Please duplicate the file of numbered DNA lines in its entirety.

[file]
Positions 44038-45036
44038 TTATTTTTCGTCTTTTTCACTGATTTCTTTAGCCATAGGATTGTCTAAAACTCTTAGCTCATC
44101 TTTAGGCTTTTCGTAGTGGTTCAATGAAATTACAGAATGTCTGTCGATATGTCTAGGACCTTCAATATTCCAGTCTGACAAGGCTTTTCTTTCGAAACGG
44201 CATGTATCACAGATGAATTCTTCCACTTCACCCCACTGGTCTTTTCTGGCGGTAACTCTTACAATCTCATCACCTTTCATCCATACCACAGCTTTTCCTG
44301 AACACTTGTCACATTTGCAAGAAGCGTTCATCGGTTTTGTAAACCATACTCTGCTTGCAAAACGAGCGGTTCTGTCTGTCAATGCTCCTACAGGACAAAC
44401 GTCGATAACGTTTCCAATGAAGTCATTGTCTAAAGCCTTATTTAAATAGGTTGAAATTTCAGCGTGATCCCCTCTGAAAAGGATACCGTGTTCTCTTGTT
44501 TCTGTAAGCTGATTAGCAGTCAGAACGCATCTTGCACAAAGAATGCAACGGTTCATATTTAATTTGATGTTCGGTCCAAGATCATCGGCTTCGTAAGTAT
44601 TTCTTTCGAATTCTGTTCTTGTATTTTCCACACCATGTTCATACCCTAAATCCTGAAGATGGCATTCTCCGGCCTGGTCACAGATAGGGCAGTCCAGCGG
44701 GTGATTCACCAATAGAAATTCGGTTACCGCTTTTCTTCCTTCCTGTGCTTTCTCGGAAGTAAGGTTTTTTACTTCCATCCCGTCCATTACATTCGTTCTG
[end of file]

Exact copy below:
Positions 44038-45036
44038 TTATTTTTCGTCTTTTTCACTGATTTCTTTAGCCATAGGATTGTCTAAAACTCTTAGCTCATC
44101 TTTAGGCTTTTCGTAGTGGTTCAATGAAATTACAGAATGTCTGTCGATATGTCTAGGACCTTCAATATTCCAGTCTGACAAGGCTTTTCTTTCGAAACGG
44201 CATGTATCACAGATGAATTCTTCCACTTCACCCCACTGGTCTTTTCTGGCGGTAACTCTTACAATCTCATCACCTTTCATCCATACCACAGCTTTTCCTG
44301 AACACTTGTCACATTTGCAAGAAGCGTTCATCGGTTTTGTAAACCATACTCTGCTTGCAAAACGAGCGGTTCTGTCTGTCAATGCTCCTACAGGACAAAC
44401 GTCGATAACGTTTCCAATGAAGTCATTGTCTAAAGCCTTATTTAAATAGGTTGAAATTTCAGCGTGATCCCCTCTGAAAAGGATACCGTGTTCTCTTGTT
44501 TCTGTAAGCTGATTAGCAGTCAGAACGCATCTTGCACAAAGAATGCAACGGTTCATATTTAATTTGATGTTCGGTCCAAGATCATCGGCTTCGTAAGTAT
44601 TTCTTTCGAATTCTGTTCTTGTATTTTCCACACCATGTTCATACCCTAAATCCTGAAGATGGCATTCTCCGGCCTGGTCACAGATAGGGCAGTCCAGCGG
44701 GTGATTCACCAATAGAAATTCGGTTACCGCTTTTCTTCCTTCCTGTGCTTTCTCGGAAGTAAGGTTTTTTACTTCCATCCCGTCCATTACATTCGTTCTG